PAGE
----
US Fed: Keeping All Options Open As Stagflation Concerns Loom Large

Following the FOMC’s 25bp cut on December 11th, the committee’s policy statement made a point of keeping all options open when it comes to the next meeting in January. Indeed, by noting upside inflation risks countered by downside risks to growth and uncertainty in the financial markets, Bernanke & Co. could do just about anything next month. However, with the Fed joining forces with the ECB, the BOE, the BOC, and the SNB in an effort to boost liquidity, the US central bank’s next policy move will likely depend primarily on if the lending facilities actually help ease the pressures in the credit markets. Until then, investors have little choice but to simply wait and see, though fears that stagflation will plague the US economy may keep speculation of another rate cut in January high.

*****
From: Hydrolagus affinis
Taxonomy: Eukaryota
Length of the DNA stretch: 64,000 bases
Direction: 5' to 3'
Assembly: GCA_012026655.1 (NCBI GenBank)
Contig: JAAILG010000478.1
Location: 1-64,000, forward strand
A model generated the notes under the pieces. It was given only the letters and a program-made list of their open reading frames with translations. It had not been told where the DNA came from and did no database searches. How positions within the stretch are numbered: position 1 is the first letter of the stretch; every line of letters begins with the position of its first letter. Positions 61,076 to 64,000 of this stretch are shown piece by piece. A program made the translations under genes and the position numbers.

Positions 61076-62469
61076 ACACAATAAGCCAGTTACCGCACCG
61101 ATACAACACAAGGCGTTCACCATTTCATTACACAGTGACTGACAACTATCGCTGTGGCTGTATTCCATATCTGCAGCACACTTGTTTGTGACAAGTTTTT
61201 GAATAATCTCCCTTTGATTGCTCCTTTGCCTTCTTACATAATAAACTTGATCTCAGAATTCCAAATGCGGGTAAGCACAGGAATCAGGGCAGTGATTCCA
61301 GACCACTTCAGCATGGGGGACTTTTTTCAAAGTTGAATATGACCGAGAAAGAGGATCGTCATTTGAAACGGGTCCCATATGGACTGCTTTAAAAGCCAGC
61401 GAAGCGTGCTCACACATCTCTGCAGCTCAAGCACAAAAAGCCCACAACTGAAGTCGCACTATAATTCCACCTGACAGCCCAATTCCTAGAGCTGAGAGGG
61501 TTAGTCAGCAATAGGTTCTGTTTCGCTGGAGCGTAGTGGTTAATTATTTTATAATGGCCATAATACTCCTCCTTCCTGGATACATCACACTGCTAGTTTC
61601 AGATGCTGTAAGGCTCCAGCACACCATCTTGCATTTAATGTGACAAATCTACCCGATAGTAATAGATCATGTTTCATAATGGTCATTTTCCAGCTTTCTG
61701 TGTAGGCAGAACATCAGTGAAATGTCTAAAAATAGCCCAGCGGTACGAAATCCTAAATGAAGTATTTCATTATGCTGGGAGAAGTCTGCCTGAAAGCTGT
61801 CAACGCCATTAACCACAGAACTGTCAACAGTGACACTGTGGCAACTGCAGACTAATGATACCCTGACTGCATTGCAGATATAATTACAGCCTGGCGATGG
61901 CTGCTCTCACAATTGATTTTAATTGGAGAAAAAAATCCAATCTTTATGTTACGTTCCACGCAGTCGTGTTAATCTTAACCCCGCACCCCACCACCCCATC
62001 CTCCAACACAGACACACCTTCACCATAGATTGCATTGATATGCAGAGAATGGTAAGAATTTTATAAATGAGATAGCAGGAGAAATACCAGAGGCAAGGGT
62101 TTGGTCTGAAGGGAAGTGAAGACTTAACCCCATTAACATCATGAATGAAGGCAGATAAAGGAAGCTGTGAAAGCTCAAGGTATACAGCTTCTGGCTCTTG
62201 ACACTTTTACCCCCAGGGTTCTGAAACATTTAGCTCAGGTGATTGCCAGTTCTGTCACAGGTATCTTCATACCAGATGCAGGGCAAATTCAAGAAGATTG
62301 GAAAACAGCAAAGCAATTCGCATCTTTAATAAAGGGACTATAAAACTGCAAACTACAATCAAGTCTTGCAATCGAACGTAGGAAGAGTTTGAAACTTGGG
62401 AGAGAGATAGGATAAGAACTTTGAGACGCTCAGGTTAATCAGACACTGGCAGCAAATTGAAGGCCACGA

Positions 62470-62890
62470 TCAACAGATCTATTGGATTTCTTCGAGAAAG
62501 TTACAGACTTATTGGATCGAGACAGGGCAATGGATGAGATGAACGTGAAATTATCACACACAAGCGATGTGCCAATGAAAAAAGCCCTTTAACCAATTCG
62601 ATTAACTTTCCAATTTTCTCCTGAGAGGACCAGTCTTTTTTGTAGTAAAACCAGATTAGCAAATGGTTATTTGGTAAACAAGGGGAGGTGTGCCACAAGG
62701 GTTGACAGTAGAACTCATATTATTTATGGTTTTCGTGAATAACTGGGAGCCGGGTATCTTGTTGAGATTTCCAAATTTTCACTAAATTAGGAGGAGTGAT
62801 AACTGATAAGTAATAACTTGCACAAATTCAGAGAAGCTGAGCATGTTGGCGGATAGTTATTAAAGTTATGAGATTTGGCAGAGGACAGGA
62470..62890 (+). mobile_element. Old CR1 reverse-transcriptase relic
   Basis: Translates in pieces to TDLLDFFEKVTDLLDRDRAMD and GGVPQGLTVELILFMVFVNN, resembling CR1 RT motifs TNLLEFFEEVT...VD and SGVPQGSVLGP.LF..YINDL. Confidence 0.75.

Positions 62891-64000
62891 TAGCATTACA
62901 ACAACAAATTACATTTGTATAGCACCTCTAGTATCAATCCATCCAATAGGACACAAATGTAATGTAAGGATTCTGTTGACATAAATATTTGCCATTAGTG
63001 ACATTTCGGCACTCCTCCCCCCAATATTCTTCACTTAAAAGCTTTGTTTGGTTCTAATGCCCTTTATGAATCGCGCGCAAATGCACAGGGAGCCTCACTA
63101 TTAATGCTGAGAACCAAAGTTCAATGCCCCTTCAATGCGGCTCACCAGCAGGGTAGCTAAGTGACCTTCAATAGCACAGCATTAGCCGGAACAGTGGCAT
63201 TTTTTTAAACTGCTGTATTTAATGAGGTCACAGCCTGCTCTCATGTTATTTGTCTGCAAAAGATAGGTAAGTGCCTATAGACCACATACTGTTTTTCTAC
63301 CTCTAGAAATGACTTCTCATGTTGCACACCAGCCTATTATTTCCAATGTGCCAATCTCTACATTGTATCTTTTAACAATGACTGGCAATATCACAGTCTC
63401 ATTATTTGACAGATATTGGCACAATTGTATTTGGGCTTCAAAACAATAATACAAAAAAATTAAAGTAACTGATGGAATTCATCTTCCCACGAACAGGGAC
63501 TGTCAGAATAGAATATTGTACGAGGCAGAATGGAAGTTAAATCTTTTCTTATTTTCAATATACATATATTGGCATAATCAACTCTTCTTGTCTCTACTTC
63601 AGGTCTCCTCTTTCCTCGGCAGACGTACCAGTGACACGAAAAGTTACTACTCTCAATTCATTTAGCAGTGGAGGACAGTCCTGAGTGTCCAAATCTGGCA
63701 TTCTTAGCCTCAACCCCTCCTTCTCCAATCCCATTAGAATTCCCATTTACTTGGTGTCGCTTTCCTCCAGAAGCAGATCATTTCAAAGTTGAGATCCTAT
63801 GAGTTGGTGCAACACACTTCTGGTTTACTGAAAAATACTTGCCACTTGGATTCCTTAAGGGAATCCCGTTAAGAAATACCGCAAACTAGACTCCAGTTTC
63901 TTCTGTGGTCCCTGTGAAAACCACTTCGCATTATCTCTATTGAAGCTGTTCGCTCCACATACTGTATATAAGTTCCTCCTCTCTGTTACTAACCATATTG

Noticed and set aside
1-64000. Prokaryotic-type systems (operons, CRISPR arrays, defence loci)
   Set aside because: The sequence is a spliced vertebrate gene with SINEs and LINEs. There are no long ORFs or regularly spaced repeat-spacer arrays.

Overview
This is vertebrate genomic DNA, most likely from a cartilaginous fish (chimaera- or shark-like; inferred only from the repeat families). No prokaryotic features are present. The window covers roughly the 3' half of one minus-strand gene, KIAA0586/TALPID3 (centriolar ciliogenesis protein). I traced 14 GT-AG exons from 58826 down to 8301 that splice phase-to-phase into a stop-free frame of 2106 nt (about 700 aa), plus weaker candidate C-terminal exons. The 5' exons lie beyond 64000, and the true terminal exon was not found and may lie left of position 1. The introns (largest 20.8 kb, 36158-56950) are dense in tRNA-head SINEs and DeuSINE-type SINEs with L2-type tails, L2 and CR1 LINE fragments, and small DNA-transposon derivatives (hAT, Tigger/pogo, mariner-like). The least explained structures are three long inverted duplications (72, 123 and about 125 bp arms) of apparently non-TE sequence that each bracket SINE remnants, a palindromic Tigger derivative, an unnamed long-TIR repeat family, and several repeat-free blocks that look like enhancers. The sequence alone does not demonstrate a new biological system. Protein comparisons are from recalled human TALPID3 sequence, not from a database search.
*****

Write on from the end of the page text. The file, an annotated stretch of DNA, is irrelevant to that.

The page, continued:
Will consumption growth collapse and raise the chances of recession? Join us in our discussion in the DailyFX Fed Watch Forum.

[B]Yield Spread Analysis 12/11 – 12/18[/B]
The mixture of a rate cut by the Federal Reserve on December 11th, an announcement on December 12th that the Fed, ECB, BOE, BOC, and SNB would make a coordinated effort to boost liquidity, and sharp declines in equities throughout the week have impacted global yield curves in very different ways. The most significant moves came on Friday when long-term yields in the US and Europe rocketed higher, as hot inflation data for both regions suggested that the Fed and ECB may not be in a rush to cut rates in January. Meanwhile, long-term rates in Switzerland actually eased back after the SNB left rates steady. While the decision was in line with expectations, there was some speculation that the bank would move to normalize rates given the risk of import price inflation.